Case Study: Improvement on a plate

Mary helps patients with Dementia

Mary has helped improve nutrition for patients living with Dementia

Following her husband’s passing, Mary became passionate about making a difference to Dementia care in Portsmouth and spent some time looking into how she could help make mealtimes easier for the patients.

“My husband lived with Dementia for the last four years of his life. When Roger was diagnosed, I read and read and read. I wanted to be prepared. I wasn’t going to let it beat us. Despite my preparation, mealtimes became challenging and it became increasingly difficult to persuade him to eat.  Since Roger died, I have continued to look into this subject and I have come across theories that coloured tableware can improve the patient’s mealtime experience.”

Working with the team

Mary was put in touch with Brooker Ward at St James’ Hospital and initially intended to purchase new coloured tableware for the ward; however after approaching the Research and Improvement team for advice, a plan was hatched to develop a project in partnership with the service which would assess the needs of the ward and the solutions available to ensure the best match.

The project group met for the first time in January 2018 to observe a mealtime and plan the next steps. Mary was joined by catering staff, occupational therapists, speech and language therapists, healthcare support workers and other family members. The group now sets out to trial a range of mealtime equipment, as well as finger food, whilst measuring the patient experience.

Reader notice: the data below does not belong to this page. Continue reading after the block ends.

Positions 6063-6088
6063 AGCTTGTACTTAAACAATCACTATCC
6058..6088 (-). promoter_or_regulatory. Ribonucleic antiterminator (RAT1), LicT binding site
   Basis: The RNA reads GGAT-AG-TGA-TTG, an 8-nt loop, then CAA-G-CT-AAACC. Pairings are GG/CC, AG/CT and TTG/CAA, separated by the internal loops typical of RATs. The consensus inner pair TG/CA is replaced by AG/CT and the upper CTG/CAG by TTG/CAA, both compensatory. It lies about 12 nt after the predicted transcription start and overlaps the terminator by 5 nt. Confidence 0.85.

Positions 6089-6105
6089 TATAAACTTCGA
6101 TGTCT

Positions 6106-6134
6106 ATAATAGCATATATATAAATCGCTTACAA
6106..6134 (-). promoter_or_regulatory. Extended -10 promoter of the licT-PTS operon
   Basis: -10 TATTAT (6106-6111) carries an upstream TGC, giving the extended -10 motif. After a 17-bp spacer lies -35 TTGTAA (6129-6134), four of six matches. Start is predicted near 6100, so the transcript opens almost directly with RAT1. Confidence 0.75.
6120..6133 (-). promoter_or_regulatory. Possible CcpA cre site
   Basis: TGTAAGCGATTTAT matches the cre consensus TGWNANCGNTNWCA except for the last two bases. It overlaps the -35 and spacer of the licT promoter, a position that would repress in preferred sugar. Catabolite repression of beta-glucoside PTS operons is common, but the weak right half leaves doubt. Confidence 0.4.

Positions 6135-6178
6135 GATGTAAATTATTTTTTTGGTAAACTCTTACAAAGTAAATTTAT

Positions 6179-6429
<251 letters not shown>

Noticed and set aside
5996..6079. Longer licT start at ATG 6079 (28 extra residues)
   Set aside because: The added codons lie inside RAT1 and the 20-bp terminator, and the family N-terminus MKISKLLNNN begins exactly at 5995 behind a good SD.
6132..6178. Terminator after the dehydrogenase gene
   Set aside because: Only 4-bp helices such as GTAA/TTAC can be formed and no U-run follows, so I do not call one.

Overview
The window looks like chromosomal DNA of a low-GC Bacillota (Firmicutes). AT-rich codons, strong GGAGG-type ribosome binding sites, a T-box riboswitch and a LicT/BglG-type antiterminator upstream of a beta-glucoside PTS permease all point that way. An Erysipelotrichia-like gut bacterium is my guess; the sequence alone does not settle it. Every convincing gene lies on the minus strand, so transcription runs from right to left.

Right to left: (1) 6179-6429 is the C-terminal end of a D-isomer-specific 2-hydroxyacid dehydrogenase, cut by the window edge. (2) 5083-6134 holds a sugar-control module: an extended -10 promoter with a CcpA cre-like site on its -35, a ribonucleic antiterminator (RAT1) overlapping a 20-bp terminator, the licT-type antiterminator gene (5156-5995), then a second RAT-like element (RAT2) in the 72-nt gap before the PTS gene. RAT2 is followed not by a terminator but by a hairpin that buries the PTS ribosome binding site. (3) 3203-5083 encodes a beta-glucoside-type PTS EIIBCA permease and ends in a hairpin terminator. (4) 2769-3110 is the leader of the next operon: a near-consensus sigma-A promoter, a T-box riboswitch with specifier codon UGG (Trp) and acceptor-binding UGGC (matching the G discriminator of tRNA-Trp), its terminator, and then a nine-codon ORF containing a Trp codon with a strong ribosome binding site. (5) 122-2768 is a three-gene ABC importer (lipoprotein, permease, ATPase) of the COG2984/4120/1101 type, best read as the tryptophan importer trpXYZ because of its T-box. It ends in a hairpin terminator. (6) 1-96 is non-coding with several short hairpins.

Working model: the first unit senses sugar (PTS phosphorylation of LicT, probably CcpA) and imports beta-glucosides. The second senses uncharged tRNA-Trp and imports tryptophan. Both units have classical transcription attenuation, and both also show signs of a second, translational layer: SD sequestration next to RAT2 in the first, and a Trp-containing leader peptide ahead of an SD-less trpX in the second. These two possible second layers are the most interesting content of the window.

“Sometimes it takes someone with a different perspective to spark new ideas that could make a real difference. I am delighted that my experience might be able to help somebody else and that I can do something meaningful in Roger’s memory.”

Helping to make more improvements

Mary is also a member of Side-by-Side (the patient and public involvement group for Research and Improvement) and is passionate about helping others to take part in similar work across the Trust.

“Where there’s a need for research and improvement, there’s a need for patients and family members to be involved. After all, they are the key to all of the answers.”